By Keith Michael

Millie’s bounding “corgi kibble dance” inspired by a small handful of kibble tossed onto the floor is just the distraction needed for her while I sneak out the door.

I’m on my way to the Hudson River Park Trust offices at Pier 40 for a meeting planning another summer of Sunday morning nature walks that I have co-led with Walter H. Laufer, urban naturalist extraordinaire, for what will now be our eighth season. (Thanks for asking: The free walks are every Sunday morning June through September, meeting at 9:00 am at the Christopher Street fountain—admittedly sometimes dry—in Hudson River Park. We usually walk north through the park for about an hour and a half extemporizing on the noteworthy flora and fauna along the way: trees, birds, butterflies, wildflowers, mushrooms, so much to see. Rain or shine. Just show up.) 

A little south of Pier 45 I have my monthly “ah ha” moment when the subject for my next WestView article flies out of the ether. Seemingly amplified from the top-most branch of a Honey Locust tree is the unmistakable “Drink Your Teeeeea” recitative of an Eastern Towhee. It’s unusual to see one in the neighborhood. Then the singer takes wing. This flashy black, orange, and white bird, though in the sparrow family, is hardly an LBJ (little brown job) to be overlooked. True, in their search for hidden delicacies they are more likely to be seen tossing dry leaves around on a forest floor, where their coloring is a remarkable camouflage, but when one is in a declamatory mood, look to the treetops for its conspicuous concert venue. 

A Manhattanite Eastern Towhee sings for his supper. Photo by Keith Michael.

Identifying bird songs can be even more mystifying than identifying birds. However, hearing any bird song is often the introduction to knowing that a bird is lurking nearby asking to be identified. Of course, learning to give a proper name to a bird and linking a song to that bird’s name is a game of pride for the birder not for the bird: A Towhee by any other name would sing as sweetly.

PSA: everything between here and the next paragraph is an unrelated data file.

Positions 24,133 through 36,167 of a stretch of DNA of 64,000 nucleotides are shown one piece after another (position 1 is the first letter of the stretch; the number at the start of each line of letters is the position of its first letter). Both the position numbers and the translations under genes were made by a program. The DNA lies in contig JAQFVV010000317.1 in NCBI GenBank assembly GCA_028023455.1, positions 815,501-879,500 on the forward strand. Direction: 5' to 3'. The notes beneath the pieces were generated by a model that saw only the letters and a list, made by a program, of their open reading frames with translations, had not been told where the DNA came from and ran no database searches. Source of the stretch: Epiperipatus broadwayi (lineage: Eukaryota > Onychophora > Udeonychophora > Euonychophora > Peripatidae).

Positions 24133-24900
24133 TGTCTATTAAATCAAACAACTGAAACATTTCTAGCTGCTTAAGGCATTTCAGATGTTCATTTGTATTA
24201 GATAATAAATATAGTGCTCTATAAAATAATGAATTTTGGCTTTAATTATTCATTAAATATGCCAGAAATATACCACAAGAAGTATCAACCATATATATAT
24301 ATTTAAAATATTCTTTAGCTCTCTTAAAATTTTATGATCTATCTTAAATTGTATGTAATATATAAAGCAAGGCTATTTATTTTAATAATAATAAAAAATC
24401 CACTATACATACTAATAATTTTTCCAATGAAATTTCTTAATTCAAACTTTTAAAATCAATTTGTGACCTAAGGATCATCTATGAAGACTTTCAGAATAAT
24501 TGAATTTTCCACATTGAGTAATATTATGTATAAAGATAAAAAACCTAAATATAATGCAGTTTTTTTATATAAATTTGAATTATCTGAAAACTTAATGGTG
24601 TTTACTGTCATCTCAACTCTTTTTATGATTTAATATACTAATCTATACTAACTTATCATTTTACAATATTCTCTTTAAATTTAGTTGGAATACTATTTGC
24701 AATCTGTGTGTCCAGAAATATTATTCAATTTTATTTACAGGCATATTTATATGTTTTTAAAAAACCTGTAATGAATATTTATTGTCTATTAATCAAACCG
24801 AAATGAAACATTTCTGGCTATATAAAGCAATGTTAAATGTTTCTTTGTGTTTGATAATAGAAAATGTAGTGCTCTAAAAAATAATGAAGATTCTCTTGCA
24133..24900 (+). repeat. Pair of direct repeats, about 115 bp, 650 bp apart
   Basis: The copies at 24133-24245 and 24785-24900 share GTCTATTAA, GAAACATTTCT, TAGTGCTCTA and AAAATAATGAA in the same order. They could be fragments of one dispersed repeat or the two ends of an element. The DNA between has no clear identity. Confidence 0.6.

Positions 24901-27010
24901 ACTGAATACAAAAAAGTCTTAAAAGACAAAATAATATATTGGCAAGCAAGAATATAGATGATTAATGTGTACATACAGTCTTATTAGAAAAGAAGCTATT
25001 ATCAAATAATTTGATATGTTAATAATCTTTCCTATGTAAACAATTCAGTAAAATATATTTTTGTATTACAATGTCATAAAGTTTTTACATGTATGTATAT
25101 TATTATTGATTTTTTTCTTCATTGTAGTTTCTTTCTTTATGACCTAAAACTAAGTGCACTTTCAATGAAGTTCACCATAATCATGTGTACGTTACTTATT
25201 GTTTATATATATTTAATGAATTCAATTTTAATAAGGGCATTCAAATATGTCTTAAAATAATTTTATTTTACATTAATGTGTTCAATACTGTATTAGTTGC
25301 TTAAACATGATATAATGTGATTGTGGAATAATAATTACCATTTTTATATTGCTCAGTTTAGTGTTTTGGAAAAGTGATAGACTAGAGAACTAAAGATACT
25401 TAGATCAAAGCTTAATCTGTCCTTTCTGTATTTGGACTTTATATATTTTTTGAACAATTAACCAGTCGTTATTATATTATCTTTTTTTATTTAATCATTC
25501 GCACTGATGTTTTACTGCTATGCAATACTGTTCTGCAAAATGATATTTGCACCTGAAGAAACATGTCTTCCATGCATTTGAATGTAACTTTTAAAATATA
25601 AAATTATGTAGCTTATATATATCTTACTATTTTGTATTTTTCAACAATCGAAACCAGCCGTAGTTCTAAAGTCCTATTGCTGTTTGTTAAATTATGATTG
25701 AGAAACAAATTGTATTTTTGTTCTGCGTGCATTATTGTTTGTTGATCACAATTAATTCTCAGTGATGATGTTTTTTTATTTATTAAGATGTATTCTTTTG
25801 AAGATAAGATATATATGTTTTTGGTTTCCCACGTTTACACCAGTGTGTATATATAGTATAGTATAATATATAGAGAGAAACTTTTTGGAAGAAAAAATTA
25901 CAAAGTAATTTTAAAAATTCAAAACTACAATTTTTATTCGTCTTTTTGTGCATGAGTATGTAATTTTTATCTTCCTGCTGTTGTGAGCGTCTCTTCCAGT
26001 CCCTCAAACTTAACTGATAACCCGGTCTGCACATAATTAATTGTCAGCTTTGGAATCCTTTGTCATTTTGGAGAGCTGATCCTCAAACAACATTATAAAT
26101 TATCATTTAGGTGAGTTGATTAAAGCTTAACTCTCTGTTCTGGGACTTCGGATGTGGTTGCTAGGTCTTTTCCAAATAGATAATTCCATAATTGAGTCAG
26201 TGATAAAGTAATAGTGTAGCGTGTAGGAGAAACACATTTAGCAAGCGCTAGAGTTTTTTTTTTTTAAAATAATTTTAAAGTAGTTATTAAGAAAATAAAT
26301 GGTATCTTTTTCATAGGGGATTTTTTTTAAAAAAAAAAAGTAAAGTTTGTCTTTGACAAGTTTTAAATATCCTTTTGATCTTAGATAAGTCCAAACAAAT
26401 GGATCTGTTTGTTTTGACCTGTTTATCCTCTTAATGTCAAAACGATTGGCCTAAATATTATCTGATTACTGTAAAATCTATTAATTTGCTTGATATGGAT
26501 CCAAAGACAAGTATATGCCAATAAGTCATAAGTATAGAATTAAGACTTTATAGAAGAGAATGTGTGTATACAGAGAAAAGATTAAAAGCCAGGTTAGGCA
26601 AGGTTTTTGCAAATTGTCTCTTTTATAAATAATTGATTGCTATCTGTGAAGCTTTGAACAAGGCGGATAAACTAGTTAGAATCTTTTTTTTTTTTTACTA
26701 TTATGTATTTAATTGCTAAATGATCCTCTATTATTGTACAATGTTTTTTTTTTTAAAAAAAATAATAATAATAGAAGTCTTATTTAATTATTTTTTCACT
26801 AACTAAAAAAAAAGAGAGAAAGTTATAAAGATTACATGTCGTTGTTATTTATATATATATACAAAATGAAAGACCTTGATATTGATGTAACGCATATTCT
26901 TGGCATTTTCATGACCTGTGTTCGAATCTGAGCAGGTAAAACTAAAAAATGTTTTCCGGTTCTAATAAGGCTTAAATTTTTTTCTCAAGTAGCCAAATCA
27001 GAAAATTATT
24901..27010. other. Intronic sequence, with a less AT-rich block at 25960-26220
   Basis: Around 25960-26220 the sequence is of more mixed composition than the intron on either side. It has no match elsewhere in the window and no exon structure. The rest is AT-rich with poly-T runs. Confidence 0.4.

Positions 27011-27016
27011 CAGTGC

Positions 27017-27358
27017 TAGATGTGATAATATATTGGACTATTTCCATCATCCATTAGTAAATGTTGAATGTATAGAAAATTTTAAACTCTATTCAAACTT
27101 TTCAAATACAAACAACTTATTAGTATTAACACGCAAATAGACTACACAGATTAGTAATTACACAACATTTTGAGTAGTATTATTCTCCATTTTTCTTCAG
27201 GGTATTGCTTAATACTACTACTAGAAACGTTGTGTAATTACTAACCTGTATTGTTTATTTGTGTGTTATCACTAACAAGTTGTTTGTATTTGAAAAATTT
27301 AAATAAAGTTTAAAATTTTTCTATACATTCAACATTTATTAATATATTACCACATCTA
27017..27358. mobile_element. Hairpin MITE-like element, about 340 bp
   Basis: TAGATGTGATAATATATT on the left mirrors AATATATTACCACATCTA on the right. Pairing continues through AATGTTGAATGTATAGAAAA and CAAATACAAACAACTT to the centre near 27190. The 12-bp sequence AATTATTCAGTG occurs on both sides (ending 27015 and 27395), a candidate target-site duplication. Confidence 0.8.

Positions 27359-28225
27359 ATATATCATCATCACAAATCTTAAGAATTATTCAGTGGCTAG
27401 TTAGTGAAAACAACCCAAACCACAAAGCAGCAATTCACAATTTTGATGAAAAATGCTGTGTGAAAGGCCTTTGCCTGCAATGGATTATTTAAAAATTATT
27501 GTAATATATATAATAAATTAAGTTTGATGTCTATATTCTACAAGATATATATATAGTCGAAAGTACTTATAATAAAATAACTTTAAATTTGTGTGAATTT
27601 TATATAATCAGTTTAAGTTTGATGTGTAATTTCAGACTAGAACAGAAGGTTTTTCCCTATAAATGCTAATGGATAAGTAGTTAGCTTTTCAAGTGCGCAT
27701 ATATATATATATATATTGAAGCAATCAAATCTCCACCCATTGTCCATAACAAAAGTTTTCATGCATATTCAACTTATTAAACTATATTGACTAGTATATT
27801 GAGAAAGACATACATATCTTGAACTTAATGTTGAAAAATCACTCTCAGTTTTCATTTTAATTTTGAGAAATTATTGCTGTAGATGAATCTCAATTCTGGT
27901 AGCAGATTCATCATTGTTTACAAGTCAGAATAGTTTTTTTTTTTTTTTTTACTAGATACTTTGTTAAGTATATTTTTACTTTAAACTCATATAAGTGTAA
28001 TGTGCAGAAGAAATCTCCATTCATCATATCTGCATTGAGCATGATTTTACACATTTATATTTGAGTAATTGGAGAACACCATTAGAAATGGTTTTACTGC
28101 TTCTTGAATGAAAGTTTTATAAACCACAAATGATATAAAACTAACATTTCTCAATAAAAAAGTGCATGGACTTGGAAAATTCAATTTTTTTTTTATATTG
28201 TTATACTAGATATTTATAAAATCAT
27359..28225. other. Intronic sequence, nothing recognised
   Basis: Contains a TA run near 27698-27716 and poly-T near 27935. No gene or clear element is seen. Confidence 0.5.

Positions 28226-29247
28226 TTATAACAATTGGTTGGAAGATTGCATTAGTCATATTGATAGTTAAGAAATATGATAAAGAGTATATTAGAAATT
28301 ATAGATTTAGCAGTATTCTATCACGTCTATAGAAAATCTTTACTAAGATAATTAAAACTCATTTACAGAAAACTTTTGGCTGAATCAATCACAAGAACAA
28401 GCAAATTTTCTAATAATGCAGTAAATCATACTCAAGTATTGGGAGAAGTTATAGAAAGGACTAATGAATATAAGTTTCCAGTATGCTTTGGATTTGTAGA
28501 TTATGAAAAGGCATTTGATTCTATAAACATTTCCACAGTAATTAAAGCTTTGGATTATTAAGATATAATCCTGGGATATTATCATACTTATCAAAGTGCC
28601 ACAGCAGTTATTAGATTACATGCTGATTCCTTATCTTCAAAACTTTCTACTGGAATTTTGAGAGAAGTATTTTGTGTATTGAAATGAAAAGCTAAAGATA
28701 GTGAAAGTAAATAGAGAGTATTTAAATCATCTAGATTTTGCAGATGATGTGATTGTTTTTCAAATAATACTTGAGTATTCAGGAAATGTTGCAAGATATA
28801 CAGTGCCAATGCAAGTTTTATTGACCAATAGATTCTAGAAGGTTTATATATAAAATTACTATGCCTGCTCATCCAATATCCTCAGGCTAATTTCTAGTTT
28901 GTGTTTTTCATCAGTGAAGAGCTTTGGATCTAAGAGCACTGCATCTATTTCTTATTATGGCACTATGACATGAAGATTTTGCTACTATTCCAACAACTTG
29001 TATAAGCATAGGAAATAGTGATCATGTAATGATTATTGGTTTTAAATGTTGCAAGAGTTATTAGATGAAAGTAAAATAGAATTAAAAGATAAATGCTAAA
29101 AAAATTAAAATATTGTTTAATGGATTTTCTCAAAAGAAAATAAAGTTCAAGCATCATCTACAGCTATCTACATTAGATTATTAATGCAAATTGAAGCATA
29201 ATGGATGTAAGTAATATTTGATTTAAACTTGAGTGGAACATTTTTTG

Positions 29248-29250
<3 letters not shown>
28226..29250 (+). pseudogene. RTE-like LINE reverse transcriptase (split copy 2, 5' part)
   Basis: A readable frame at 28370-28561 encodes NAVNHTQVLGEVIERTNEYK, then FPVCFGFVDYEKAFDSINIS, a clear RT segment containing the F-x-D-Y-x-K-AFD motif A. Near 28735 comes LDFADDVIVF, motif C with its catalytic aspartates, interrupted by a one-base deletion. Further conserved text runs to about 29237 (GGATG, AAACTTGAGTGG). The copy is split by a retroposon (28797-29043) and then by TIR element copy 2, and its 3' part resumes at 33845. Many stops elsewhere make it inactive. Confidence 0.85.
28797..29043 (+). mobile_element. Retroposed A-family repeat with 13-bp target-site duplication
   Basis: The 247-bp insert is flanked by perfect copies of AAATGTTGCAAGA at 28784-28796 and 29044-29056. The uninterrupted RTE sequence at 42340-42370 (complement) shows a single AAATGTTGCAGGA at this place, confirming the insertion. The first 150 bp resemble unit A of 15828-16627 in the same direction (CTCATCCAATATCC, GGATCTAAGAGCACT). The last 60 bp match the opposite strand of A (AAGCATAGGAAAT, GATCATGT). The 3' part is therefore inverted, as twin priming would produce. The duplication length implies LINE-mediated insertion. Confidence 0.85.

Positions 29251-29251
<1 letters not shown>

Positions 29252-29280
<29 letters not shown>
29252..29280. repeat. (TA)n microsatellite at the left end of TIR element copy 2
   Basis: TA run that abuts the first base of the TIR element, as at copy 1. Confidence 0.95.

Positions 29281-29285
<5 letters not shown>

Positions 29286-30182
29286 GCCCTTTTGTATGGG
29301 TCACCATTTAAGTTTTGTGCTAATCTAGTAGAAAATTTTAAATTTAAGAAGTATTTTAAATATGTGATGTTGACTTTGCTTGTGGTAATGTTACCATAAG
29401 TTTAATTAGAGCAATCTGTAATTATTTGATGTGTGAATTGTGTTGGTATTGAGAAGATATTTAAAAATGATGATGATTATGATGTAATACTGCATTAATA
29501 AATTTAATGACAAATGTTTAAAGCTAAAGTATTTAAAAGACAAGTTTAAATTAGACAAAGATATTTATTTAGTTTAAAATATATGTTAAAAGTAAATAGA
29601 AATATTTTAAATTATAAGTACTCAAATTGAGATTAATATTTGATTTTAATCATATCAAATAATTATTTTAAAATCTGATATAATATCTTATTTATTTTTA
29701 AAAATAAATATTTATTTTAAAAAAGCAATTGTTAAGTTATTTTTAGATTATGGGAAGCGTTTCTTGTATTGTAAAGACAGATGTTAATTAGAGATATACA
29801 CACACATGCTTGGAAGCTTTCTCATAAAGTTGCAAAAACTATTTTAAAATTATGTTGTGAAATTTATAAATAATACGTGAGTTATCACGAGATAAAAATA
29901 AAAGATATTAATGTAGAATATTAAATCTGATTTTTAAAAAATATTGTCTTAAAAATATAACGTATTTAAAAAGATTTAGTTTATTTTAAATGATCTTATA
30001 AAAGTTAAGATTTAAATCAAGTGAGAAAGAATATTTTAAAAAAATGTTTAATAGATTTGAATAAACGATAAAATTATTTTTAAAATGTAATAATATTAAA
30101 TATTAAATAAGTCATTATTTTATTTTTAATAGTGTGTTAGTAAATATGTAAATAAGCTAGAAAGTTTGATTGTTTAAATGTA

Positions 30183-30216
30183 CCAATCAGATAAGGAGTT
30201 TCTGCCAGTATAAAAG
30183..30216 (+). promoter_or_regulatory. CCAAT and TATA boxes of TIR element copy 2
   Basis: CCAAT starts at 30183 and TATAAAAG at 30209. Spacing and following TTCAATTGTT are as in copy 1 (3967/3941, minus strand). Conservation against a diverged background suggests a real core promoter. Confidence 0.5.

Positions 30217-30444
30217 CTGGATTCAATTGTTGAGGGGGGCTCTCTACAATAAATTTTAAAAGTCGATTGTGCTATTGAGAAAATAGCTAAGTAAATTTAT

Like folk tales passed from one generation to the next, birders share mnemonic phrases that pop to mind when hearing a bird’s song which then illuminates the lore of its singer. Once one hears these translations, it’s difficult to hear anything else. The Eastern Towhee’s “Drink Your Teeeeea” is one of my favorites with its furtive tremolo on the final syllable like gargling before swallowing. Though admittedly, and confusingly, depending on how chatty the Towhee is feeling that day, sometimes they repeat “Drink…Drink… Drink” or “Drink Your…Drink Your” or less demandingly, just “Teeeeea…Teeeeea…Teeeeea!”

A common wintry bird song in the West Village is the plaintive “Old Sam Peabody, Peabody, Peabody” or the more geographically appropriate transcription “Oh sweet Canada, Canada, Canada” of the White-throated Sparrow. Since spring has continued to be cold and damp you may still hear these repeated notes coming from backyards and balconies before these helpfully named sparrows head north to, yes, Canada, to raise their families. (I haven’t been able to find out who that elderly Sam Peabody so memorialized might have been.) 

Not to be confused with the “Poor Me” lament of the Black-capped Chickadee, another seasonal serenade is the convivial ”Peter, Peter, Peter” of the gray-crested Tufted Titmouse as it flits from branch to branch, tree to tree, and block to block. On grumpier overcast days, their complaining scolds sound like the collective grumblings of a packed subway train after the announcement, “We are being held in the station by the train dispatcher. We should be moving shortly. Thank you for your patience.”

During spring migration on Perry Street, I look forward to the sweet, sweet sound of the Yellow Warbler’s “Sweet, Sweet, Sweeter, Sweetest”, the American Goldfinch bounding through the air proclaiming “Po-ta-to Chip” (a delicious four-syllable alliteration that captures both the cadence and coloring of this lively songster), the remarkably booming crescendo of “teacher, Teacher, TEACHER” from the otherwise secretive Ovenbird, and the one-night-stand licentiousness of the White-eyed Vireo’s “Pick up a REAL chick!”

The liquid “Cheer, Cheer, Cheer” or “Cheery, Cheery, Cheery” of the Northern Cardinal is a familiar year-round song within the delivery radius of WestView. Again, listen up, and you may even hear dueling songsters from chimney to fire escape as the plucky red males settle their summer real estate disputes.

As I head back home, dawdling in the warming morning sun, I’m reminded that every Millie vocalization somehow sounds like: “Feed me. Feed me.” Point taken.

Visit for the latest schedule of New York City WILD! urban-adventures-in-nature outings throughout the five boroughs, and visit his Instagram @newyorkcitywild for photos from around NYC.

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